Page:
SEC urged to defer commission order

SEC urged to defer commission order          

/ 02:28 AM April 20, 2024

MANILA, Philippines — Stockbrokers have appealed to the Securities and Exchange Commission (SEC) to defer the removal of minimum commission fees on stock trades—at least until the stock transaction tax has been reduced—to ensure the welfare of both brokers and investors amid “challenging market conditions.”

The Philippine Association of Securities Brokers and Dealers Inc. (PASBDI) said the reduction of commission fees and a bill proposing lower stock transaction tax from the current 0.6 percent to 0.1 percent must be simultaneously implemented to spur trading activity.

“We think that the reduction of the broker commission charge is not sufficient to materially improve the volume of transactions in the market, but when done together with the reduction of sales tax, could be a more meaningful reform that will be appreciated by a wider investor base,” the group said in an April 18 letter to SEC Chair Emilio Aquino, Philippine Stock Exchange (PSE) president Ramon Monzon, Finance Secretary Ralph Recto and Investment and Economic Affairs czar Frederick Go.


PASBDI, a 50-year-old organization that aims to develop the local securities market, has 122 PSE trading participants as its members.


READ: SEC lifts minimum brokers’ commission for stock trades

Lawmakers are pushing for a reduction in stock transaction tax to 0.1 percent through House Bill No. 9277. The House of Representatives approved the bill, which was authored by Ways and Means Committee chair Joey Salceda, on third and final reading last month.

Improving transactions

PASBDI’s letter came after the SEC had issued a memorandum circular allowing brokers to set their own commission schedule for transactions with investors, removing decades-old minimum fees that the corporate watchdog earlier required.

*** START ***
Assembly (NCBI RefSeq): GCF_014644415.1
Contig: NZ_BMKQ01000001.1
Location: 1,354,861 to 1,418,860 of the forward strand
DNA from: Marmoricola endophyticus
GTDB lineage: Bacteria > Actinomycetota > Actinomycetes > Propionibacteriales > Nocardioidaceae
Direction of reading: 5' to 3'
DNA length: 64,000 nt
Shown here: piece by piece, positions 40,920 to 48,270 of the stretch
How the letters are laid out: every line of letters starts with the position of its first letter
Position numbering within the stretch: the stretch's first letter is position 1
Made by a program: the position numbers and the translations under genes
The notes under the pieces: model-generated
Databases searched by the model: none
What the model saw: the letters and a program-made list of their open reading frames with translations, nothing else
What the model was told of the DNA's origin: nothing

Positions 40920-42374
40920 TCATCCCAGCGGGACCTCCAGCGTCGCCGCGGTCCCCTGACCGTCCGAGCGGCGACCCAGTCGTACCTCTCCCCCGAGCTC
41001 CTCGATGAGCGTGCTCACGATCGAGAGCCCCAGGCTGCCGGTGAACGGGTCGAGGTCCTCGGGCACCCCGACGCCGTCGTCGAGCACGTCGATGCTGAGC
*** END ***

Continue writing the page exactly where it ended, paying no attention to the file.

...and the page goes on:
Under a 1977 resolution of the SEC, brokers previously charged a minimum commission of 1.5 percent of the value of a trade transaction. Meanwhile, guidelines issued by the PSE prescribed a minimum commission ranging from 0.25 percent to 0.05 percent of the value of a trade transaction.

An investor holding a stock certificate wishing to trade the shares needs to go to a broker who will check the authenticity of the ownership and documentation. Brokers then endorse the shares to a transfer agent.

READ: Why stay invested in stocks?


“The association is committed to supporting the membership through market landscape changes and through continuing investments in technology, education, and collaboration with other industry stakeholders to promote the long-term sustainability of the stock market ecosystem,” PASBDI said.

The group likewise lamented its declining number of broker-members “due to challenging market conditions.”

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For its part, the SEC said the order to remove the minimum commission has taken into account the rise of online trading platforms, which have paved the way to more cost-efficient transactions. It also took its cue from other neighboring jurisdictions that do not prescribe such a minimum stock broker’s commission.

TAGS: commission fees, Securities and Exchange Commission (SEC)

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